Landfill. Many of the products we now reject are committed to landfill. Already there is a problem; the land available to "fill" in this way is already, in some European countries, almost full. Recall one of the results discussed in Chapter 2: if the consumption of materials grows by 3% per year, we will use and, if we discard it, throw away as much "stuff" in the next 25 years as in the entire history of industrialization. Landfill is not going to absorb that. Governmental administrations react by charging a landfill tax— currently somewhere near €50 per tonne and rising, seeking to divert waste into the other channels of Figure 4.1... >
The rapid turnover of products we see today is a comparatively recent phenomenon. In earlier times, furniture was bought with the idea that it would fill the needs not just of one generation but of several—treatment that, today, is reserved for works of art. A wristwatch, a gold pen—once these were things you used for a lifetime and then passed on to your children. No more. Behind all this is the question of whether the value of a product increases or decreases with age.
A product reaches the end of its life when it’s no longer valued. The cause of death is, frequently, not the obvious one—that the product just stopped working. The life expectancy is the least of the following:1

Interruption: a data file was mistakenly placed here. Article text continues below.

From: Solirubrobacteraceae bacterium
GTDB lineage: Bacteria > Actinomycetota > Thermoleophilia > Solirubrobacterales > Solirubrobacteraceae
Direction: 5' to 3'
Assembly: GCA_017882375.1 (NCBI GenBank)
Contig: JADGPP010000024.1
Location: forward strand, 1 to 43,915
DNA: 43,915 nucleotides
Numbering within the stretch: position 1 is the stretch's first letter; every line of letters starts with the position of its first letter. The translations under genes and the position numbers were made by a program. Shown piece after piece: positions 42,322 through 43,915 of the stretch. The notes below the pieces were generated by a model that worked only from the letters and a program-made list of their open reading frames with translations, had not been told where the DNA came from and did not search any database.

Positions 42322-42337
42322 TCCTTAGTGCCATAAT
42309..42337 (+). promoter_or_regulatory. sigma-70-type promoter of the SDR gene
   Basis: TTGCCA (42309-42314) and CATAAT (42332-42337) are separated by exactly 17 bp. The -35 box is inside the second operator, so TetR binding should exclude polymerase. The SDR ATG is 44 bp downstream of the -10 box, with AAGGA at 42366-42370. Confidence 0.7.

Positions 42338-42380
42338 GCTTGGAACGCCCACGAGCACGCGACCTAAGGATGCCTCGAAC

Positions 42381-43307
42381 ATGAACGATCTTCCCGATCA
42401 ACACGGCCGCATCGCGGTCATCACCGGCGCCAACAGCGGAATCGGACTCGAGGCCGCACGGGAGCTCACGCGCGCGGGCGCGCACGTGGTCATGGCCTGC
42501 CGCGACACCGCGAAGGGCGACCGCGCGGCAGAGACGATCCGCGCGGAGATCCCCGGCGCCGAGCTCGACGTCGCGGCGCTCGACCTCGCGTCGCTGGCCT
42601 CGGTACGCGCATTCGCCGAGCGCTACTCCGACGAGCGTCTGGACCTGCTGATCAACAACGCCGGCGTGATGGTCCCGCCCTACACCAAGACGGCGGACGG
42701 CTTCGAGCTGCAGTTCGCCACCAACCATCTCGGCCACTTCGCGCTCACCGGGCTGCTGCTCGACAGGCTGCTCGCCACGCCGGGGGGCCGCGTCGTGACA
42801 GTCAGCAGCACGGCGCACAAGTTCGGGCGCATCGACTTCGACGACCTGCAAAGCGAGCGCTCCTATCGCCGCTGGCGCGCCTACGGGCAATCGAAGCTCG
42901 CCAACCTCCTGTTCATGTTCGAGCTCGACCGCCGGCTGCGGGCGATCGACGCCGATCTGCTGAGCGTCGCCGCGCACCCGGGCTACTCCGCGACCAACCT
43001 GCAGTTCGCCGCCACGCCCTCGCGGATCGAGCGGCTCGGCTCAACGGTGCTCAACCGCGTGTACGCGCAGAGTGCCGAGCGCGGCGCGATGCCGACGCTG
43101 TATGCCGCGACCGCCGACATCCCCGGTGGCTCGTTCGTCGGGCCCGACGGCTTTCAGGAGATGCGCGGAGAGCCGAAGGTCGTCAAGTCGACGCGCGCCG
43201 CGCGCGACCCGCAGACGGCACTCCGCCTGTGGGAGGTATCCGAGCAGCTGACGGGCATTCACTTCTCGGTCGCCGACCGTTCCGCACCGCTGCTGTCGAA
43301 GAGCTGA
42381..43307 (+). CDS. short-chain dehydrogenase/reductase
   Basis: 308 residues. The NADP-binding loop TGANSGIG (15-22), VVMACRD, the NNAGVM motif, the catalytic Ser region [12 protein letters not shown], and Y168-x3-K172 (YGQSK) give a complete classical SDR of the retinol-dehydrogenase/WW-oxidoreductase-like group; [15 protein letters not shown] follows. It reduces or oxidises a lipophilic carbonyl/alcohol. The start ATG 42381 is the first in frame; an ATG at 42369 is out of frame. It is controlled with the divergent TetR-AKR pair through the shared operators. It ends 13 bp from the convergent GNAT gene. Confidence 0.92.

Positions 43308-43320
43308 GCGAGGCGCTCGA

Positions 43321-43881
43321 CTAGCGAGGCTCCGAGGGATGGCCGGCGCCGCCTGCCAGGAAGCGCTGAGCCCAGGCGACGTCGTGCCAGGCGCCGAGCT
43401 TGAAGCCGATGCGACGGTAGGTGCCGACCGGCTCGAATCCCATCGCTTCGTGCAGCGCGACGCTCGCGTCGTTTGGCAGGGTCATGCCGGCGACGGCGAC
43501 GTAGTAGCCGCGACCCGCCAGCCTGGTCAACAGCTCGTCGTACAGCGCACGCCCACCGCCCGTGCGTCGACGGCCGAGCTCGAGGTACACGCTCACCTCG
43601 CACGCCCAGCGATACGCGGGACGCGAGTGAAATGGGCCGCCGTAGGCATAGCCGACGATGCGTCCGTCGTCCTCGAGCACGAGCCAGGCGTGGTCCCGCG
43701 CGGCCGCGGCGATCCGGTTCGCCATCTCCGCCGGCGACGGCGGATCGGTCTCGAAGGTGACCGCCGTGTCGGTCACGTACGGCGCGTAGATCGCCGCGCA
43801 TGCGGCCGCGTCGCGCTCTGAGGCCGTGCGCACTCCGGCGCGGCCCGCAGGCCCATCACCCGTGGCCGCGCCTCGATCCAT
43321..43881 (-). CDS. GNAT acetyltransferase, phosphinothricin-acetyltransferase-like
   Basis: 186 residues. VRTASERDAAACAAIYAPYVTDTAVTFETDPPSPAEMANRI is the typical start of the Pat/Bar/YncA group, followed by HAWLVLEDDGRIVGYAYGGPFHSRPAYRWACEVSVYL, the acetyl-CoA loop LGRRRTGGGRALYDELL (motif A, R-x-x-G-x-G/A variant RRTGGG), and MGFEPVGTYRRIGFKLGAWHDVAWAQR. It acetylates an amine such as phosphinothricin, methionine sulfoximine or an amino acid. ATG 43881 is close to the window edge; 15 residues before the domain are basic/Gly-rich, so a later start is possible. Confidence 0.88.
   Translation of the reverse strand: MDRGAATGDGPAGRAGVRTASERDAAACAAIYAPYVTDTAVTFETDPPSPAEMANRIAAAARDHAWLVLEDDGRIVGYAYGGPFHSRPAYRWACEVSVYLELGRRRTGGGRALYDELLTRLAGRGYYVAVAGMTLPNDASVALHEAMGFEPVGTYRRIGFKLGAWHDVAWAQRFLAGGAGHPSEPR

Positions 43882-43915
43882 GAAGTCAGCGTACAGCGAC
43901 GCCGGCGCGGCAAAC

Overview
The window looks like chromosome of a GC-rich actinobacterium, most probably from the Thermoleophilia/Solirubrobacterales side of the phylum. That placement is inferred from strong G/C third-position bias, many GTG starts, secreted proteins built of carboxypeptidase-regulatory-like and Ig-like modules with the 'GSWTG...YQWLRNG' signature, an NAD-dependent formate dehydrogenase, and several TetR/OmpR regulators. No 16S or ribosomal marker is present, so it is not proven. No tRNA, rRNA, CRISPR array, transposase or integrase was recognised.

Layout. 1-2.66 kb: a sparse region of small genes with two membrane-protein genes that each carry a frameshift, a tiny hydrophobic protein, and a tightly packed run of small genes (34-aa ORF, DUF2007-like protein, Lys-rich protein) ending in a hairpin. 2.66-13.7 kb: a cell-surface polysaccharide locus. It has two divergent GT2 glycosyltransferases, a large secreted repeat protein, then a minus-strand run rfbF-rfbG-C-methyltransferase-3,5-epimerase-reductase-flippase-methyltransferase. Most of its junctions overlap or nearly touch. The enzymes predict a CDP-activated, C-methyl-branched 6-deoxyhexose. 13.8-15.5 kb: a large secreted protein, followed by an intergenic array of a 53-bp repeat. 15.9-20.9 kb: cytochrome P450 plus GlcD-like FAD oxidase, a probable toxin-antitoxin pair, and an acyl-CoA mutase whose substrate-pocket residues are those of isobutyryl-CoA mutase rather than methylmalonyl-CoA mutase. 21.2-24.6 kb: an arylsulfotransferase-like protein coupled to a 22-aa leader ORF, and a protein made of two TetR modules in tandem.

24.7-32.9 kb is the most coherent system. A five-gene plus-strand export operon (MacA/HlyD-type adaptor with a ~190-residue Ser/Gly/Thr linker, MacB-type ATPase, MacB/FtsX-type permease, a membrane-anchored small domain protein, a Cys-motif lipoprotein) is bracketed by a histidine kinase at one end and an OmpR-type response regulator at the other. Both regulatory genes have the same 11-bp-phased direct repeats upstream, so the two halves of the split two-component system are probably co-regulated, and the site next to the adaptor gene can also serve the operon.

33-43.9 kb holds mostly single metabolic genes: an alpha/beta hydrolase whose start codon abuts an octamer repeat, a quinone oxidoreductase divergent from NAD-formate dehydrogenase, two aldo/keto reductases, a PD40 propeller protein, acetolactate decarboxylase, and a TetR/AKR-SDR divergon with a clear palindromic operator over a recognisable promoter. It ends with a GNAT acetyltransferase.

■ The physical life, meaning the time in which the product breaks down beyond economic repair
■ The func... >
4.1 Introduction and synopsis
When stuff is useful, we show it respect and call it material. When the same stuff ceases to be useful, we lose respect for it and call it waste. Waste is deplorable, and it is much deplored, that from packaging particularly so. Is it inevitable? The short answer is yes; it is a consequence of one of the inescapable laws of physics—that entropy can only increase. A fuller answer is yes, but. The but has a number of aspects. That is what this chapter is about.
First, a calibration. We (the global we) are consuming materials at an ever-faster rate (Chapter 2). The first owner of a product, at end of life, rejects it as "waste." So waste, too, is generated at an ever-growing rate... >
The most common uses of life-cycle assessment are for product improvement ("How can I make my products greener?"), support of strategic choices ("Is this or that the greener development path?"), benchmarking ("How do our products compare?"), and for communication ("Our products are the greenest"). Most of the software tools designed to help with this task use ISO 14040 to 14043 as a prescription. In doing so they commit themselves to a process of considerable complexity. There is no compulsion to follow this route, and some do not. Some of these are aimed at specific product sectors (vehicle design, building materials, paper making), others at the early stages of product design and these, of necessity, are simpler in their structure. Two, at least, have education as their target... >